Saturday, October 07, 2023

Peeping Tom: inside the restoration of Michael Powell’s shocking serial killer drama

If you associate Michael Powell with lush Technicolor dreams or spirited love stories and adventures, then Peeping Tom (1960) will undoubtedly come as a shock. Made three years after he and Emeric Pressburger parted company, Powell’s portrait of a serial killer stars Karlheinz Böhm as the young cameraman who murders women with the sharpened end of his tripod while capturing their agonised final moments on film. The way Powell implicates the viewers’ own voyeurism makes it a uniquely disturbing and provocative experience.

When critics saw Peeping Tom, the response was instant and vitriolic. The film was an aberration, a stain on the reputation of its great director, and the best thing for everyone would be for it to be disposed of and forgotten as quickly as possible. As Michael Powell wrote in his memoirs, the film’s producers gave the critics what they wanted: “They yanked the film from the Plaza, they cancelled the British distribution, and they sold the negative to an obscure black-marketeer of films who tried to forget it, and forgotten it was, along with its director, for twenty years.”

Thankfully, Powell lived to see the critical tide turn on Peeping Tom, and in the years since the director’s death in 1990, its reputation has continued to grow, as has much of Powell and Pressburger’s body of work, thanks in part to the ongoing promotion and restorations undertaken by his friend and admirer Martin Scorsese and Powell’s widow Thelma Schoonmaker. It was Scorsese who spearheaded the rediscovery of Peeping Tom, getting it screened to wide acclaim at the New York Film Festival in 1979 and re-released the following year. He brought Powell over to share in the new reactions to the film, paying for the flight to New York, which Powell couldn’t otherwise have afforded.

“To create anything, whether it’s writing or painting or music or dance or cinema, you have to be obsessed,” says Scorsese. “But one can cross the line into danger, easily. Michael Powell didn’t just understand that danger – he lived it. And he actually expressed it in cinematic terms.

“Unlike The Red Shoes, set in the grand world of high culture, Peeping Tom is set at the rock bottom level of low culture, with a protagonist who has already crossed the line. On a plot level, it’s about a serial killer who murders women as he films them. On a deeper level, it’s a portrait of self-destruction by means of cinema – the lenses are scalpels, the splices real cuts that bleed, the celluloid razor wire, and the light of the projector blinding.”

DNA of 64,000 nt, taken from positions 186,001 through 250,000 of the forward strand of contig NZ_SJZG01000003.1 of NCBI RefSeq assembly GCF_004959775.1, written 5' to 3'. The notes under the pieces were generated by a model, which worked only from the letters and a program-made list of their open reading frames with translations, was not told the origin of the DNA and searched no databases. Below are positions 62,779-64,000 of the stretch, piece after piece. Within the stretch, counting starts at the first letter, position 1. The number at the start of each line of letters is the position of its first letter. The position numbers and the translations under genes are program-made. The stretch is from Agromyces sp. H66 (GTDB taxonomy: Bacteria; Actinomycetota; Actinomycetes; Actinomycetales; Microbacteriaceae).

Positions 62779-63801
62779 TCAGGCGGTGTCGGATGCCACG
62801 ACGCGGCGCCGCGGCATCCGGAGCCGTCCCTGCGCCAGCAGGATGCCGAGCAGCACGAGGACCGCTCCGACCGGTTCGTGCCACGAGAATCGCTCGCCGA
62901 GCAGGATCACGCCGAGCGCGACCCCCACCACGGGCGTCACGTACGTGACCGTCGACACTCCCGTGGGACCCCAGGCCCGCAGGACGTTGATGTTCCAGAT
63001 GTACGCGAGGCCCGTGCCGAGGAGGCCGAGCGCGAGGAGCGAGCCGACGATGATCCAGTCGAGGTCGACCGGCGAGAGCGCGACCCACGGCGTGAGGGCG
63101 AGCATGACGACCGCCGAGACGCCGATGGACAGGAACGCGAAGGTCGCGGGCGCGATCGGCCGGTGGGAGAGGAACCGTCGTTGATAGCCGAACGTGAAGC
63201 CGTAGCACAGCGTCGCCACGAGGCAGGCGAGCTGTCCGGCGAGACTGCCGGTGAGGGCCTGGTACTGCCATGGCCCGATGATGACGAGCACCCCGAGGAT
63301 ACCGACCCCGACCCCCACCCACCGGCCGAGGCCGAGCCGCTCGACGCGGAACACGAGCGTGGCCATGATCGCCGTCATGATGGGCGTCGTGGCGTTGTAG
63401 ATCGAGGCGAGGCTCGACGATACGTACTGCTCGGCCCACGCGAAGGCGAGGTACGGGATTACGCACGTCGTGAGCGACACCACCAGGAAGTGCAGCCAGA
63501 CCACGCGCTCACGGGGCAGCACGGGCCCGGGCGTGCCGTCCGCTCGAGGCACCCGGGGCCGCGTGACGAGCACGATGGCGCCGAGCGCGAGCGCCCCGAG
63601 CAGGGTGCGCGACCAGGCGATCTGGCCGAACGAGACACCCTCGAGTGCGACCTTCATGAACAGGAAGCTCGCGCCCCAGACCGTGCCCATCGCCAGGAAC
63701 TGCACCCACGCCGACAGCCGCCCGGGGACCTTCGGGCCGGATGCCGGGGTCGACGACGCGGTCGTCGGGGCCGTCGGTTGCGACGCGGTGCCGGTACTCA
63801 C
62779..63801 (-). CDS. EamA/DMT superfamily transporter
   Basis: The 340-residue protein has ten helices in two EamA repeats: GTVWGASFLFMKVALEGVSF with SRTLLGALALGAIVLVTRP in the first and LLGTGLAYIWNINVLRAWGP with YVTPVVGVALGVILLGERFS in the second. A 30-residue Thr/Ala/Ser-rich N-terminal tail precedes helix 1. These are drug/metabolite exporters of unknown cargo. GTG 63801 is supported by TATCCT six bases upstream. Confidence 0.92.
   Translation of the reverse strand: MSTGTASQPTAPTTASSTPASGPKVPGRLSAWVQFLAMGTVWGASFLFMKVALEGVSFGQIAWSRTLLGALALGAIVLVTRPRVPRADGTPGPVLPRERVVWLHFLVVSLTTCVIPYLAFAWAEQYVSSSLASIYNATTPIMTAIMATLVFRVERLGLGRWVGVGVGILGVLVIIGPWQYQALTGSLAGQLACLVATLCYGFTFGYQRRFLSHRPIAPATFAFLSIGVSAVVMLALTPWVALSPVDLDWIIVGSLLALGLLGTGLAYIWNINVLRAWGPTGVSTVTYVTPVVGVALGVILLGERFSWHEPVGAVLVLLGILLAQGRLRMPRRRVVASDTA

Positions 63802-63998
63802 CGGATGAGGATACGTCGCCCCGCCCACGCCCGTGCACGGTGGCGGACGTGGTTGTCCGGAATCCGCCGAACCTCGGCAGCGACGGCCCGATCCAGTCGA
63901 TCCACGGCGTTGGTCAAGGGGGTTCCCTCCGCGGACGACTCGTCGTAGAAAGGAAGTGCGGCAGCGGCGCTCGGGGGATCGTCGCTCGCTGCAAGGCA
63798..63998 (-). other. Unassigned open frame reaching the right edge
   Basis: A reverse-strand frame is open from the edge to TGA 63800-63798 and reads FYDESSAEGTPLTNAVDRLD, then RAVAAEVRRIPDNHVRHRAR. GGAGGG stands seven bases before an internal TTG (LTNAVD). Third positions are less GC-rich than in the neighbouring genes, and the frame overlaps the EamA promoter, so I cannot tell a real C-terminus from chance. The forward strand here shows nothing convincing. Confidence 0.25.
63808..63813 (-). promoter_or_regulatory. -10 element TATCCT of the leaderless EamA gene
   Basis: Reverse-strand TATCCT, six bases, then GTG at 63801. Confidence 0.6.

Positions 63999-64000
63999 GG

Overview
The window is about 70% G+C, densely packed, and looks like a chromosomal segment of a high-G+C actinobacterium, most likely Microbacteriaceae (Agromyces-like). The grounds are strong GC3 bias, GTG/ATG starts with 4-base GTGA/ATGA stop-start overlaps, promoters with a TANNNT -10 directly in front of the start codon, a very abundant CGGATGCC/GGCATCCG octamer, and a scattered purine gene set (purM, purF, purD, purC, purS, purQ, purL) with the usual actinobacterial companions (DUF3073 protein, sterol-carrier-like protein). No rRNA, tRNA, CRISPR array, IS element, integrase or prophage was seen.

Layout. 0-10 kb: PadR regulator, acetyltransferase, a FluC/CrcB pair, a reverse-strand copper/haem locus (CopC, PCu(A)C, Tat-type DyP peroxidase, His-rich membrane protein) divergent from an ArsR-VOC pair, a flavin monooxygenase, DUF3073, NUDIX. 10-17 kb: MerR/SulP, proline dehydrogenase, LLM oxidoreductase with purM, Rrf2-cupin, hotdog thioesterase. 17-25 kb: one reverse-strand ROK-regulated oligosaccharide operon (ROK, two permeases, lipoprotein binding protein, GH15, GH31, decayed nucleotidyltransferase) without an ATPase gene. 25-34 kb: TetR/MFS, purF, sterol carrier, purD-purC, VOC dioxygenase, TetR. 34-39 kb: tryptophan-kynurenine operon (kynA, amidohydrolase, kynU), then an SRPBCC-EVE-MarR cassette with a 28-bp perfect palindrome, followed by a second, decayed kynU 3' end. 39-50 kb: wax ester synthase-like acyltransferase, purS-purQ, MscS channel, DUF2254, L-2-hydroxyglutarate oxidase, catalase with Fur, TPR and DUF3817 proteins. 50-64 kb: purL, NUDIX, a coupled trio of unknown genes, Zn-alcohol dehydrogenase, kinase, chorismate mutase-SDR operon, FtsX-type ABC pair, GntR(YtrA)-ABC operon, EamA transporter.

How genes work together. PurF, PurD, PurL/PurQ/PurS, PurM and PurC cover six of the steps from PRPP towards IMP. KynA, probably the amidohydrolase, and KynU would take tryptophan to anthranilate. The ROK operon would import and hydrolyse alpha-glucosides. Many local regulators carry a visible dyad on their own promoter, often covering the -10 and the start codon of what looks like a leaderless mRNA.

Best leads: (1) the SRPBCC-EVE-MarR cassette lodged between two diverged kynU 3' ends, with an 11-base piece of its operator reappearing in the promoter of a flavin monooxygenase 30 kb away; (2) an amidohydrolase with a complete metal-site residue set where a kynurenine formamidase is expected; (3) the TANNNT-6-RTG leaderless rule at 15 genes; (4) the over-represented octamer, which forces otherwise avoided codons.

This year, Peeping Tom will be back in the spotlight with a new 4K restoration by The Film Foundation and the BFI National Archive in association with StudioCanal. Ahead of its premiere at the London Film Festival, I spoke to some of the other key players involved in the restoration to find out what goes into such a project.

Monday, October 02, 2023

Dumb Money review

In Wall Street parlance, ‘dumb money’ is a catch-all term for individual and amateur traders, whose investments pale in comparison to the billions managed by hedge funds and capital investment groups. Rarely do the small fish trouble the sharks, but one such conflict occurred in 2020, when YouTuber Keith Gill (Paul Dano) told his small following about his investments in the videogame store GameStop, and the collective will of an online community briefly threatened to topple the hedge funds who had short-sold this stock. Craig Gillespie’s Dumb Money positions this as a classic David v Goliath tale, where those with nothing have an opportunity to strike at the hoarders of unimaginable wealth. Each time a character is introduced, an onscreen caption tells us their net worth, from Citadel CEO Ken Griffin (Nick Offerman), sitting on $29 billion, all the way down to debt-ridden student Harmony (Talia Ryder), $186k in the red.

Where the Wind Blows review

Where the Wind Blows
has not had a straightforward path to the big screen. Originally set for release towards the end of 2018 under the title Theory of Ambitions, Philip Yung’s follow-up to his acclaimed thriller Port of Call (2015) failed to win approval from China’s National Radio and Television Administration. After years of appeals and re-edits, the film’s premiere was rescheduled for the 2021 Hong Kong International Film Festival, but it was abruptly pulled three days before the screening. ‘Technical reasons’ were cited, although as Variety noted in their report on the incident, ‘technical reasons’ is widely understood in mainland China as a euphemism for censorship.